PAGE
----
UPDATE: The Pfizer RSV vaccine during pregnancy IS NOW FDA Approved. You can click here for the full vaccine Produce Insert. 

How this vaccine is made and ingredients. Two proteins from the RSV virus are genetically engineered by producing the proteins within hamster ovary cells. These proteins are purified and put into a saline solution with tromethamine, sucrose, mannitol, and polysorbate 80. The product also contains trace amounts of DNA and protein from the hamster ovary cells. The injected RSV proteins are intended to stimulate immune responses in the pregnant woman so she passes these antibodies to the baby, thus theoretically protecting the baby from RSV during the early months of the baby’s life. 

Safety and efficacy. This product is too new to know much about the safety and efficacy, but it did past the FDA’s requirements for approval. There is a small concern of premature labor however.


The FDA has just granted fast-track approval for a new version of this already-existing vaccine. The Product Insert is now available here. 

This new product, however, isn’t actually a vaccine. Vaccines technically are the germ components that stimulate an immune response (antibodies) in the body to provide protection from infection. Nirsevimab contains the actual antibodies genetically engineered then injected to provide some artificial immunity in a baby. An older version of this preventive treatment, called Synagis, has been around for decades and has been recommended mainly for premature babies (in whom RSV can be much more severe). This new version is recommended for ALL newborns to help reduce the severity of RSV during their first winter. It can also be given to infants with severe heart and lung disease for their second winter as well.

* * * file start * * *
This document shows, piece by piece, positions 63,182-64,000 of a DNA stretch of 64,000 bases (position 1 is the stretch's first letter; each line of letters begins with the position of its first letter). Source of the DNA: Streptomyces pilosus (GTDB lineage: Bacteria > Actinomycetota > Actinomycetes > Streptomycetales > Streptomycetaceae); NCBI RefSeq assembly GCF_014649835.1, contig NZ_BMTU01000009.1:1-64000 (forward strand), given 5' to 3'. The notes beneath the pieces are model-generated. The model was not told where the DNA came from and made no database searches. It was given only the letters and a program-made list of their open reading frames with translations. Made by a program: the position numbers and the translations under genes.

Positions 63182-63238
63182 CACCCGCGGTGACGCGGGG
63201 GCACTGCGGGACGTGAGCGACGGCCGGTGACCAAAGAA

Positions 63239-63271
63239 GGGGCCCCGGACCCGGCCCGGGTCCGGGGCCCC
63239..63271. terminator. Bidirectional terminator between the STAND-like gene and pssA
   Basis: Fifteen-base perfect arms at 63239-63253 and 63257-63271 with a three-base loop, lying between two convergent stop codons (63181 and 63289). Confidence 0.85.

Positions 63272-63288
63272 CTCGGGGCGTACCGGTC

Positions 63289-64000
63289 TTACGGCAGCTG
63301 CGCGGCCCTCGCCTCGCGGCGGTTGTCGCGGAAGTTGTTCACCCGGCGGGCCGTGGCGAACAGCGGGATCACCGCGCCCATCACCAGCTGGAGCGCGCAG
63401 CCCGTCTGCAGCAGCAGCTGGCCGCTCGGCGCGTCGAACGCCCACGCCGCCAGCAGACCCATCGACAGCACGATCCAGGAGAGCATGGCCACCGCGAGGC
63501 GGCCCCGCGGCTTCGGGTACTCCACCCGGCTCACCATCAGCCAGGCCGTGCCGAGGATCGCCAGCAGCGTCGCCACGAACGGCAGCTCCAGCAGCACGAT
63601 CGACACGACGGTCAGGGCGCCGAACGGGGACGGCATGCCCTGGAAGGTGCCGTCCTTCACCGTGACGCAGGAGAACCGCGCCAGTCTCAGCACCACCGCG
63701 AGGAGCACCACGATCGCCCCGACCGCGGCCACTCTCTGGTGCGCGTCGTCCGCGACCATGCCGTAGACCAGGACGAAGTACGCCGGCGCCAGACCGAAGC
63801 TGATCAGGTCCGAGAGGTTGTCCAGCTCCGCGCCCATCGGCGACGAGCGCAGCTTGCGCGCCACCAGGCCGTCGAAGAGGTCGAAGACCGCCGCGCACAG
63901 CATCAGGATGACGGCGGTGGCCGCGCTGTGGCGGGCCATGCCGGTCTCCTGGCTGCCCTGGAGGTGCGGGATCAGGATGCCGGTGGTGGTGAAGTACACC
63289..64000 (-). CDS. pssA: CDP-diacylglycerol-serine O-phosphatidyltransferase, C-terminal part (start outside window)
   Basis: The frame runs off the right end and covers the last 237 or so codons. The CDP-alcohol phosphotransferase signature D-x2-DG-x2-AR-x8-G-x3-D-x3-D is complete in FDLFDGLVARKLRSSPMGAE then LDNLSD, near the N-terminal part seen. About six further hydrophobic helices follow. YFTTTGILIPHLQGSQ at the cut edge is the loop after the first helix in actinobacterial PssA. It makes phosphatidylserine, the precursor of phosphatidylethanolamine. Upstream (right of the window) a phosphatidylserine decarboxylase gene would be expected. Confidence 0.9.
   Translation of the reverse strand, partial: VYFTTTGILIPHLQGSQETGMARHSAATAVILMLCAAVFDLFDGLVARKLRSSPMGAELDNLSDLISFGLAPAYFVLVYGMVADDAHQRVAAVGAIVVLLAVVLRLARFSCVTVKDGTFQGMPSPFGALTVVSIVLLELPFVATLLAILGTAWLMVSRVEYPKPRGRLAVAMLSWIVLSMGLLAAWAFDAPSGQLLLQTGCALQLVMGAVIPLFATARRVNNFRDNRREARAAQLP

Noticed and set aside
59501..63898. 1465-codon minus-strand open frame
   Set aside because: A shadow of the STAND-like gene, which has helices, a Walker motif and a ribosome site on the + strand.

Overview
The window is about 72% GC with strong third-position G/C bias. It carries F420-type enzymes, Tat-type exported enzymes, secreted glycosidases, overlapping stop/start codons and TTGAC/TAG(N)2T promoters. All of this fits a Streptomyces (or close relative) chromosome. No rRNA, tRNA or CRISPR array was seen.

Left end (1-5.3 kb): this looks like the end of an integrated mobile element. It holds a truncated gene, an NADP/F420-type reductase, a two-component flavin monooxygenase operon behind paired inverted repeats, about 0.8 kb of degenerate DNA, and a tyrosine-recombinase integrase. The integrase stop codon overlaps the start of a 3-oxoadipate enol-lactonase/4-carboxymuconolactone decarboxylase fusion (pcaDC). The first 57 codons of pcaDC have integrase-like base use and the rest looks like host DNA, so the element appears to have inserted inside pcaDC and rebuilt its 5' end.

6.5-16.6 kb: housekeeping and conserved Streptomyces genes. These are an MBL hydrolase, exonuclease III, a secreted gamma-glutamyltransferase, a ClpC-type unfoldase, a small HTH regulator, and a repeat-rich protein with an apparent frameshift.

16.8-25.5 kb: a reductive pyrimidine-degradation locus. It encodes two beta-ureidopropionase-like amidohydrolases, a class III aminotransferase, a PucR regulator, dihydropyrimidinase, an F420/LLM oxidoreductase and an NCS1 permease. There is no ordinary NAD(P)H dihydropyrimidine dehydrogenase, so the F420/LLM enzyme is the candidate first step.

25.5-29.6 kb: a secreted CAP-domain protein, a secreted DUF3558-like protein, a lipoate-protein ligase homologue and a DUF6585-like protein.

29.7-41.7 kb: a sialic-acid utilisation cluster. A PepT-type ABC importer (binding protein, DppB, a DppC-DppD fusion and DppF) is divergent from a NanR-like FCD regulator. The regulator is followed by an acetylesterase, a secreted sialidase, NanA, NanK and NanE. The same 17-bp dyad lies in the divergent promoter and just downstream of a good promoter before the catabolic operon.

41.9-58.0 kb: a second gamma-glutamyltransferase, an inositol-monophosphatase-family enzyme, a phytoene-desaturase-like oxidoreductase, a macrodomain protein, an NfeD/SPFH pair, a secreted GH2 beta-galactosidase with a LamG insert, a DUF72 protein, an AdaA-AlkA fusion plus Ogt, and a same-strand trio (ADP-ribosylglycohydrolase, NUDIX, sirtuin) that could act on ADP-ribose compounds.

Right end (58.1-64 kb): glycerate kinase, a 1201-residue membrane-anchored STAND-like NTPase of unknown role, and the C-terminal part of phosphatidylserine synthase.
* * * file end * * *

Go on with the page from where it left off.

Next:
The injection is given as a single one-time dose before the start of RSV season (around October). 

How it is made/ingredients: This is a genetically-engineered monoclonal antibody produced in a laboratory using hamster ovary cells to generate batches of these proteins. The antibodies are then mixed with two amino acids, some sucrose, polysorbate 80 and water. 

Side effects: The main side effect of concern is allergic reaction. The exact risk of this rare reaction is not yet known. 

I have not yet given any patients this injection, but will begin discussing it with them. If I experience any problems with it, I will update this information here. 


As you read in Chapter 2, the original PC vaccine (brand name Prevnar) provided artificial immunity against 7 strains of this bacterium. This was upgraded to 13 strains with the Prevnar 13 version in 2017. Now there is another upgrade:

Prevnar 20: This is manufactured using the same techniques and ingredients as the original, just with more strains of the germ. It has the same 125 micrograms of aluminum as the original. 

Vaxneuvance: This is a new version made by Merck and was approved in the U.S. in 2021. It provides artificial immunity to 15 strains of PC. It has the same amount of aluminum as Prevnar 20 and is manufactured in a similar manner with similar ingredients.